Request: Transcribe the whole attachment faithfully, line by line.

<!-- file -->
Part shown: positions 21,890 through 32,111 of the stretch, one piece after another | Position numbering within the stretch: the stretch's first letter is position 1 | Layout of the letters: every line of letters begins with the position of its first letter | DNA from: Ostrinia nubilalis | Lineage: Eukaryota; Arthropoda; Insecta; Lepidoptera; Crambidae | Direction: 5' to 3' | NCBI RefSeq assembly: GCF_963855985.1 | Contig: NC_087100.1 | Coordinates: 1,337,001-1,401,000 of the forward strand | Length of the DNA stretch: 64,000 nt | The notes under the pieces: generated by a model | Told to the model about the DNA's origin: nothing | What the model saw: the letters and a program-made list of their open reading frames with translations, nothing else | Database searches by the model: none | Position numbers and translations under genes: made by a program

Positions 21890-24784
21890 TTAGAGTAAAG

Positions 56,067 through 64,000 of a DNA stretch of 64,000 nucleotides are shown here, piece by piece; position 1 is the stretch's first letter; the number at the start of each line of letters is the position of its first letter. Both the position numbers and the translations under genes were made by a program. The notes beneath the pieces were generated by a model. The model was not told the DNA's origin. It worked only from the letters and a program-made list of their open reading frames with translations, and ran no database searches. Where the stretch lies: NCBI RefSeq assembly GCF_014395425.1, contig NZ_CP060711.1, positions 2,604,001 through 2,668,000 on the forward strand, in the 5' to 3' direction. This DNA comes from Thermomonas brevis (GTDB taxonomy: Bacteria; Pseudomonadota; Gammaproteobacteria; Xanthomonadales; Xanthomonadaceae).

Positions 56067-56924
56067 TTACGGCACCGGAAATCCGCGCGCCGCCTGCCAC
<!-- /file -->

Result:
Part shown: positions 21,890 through 32,111 of the stretch, one piece after another | Position numbering within the stretch: the stretch's first letter is position 1 | Layout of the letters: every line of letters begins with the position of its first letter | DNA from: Ostrinia nubilalis | Lineage: Eukaryota; Arthropoda; Insecta; Lepidoptera; Crambidae | Direction: 5' to 3' | NCBI RefSeq assembly: GCF_963855985.1 | Contig: NC_087100.1 | Coordinates: 1,337,001-1,401,000 of the forward strand | Length of the DNA stretch: 64,000 nt | The notes under the pieces: generated by a model | Told to the model about the DNA's origin: nothing | What the model saw: the letters and a program-made list of their open reading frames with translations, nothing else | Database searches by the model: none | Position numbers and translations under genes: made by a program

Positions 21890-24784
21890 TTAGAGTAAAG

Positions 56,067 through 64,000 of a DNA stretch of 64,000 nucleotides are shown here, piece by piece; position 1 is the stretch's first letter; the number at the start of each line of letters is the position of its first letter. Both the position numbers and the translations under genes were made by a program. The notes beneath the pieces were generated by a model. The model was not told the DNA's origin. It worked only from the letters and a program-made list of their open reading frames with translations, and ran no database searches. Where the stretch lies: NCBI RefSeq assembly GCF_014395425.1, contig NZ_CP060711.1, positions 2,604,001 through 2,668,000 on the forward strand, in the 5' to 3' direction. This DNA comes from Thermomonas brevis (GTDB taxonomy: Bacteria; Pseudomonadota; Gammaproteobacteria; Xanthomonadales; Xanthomonadaceae).

Positions 56067-56924
56067 TTACGGCACCGGAAATCCGCGCGCCGCCTGCCAC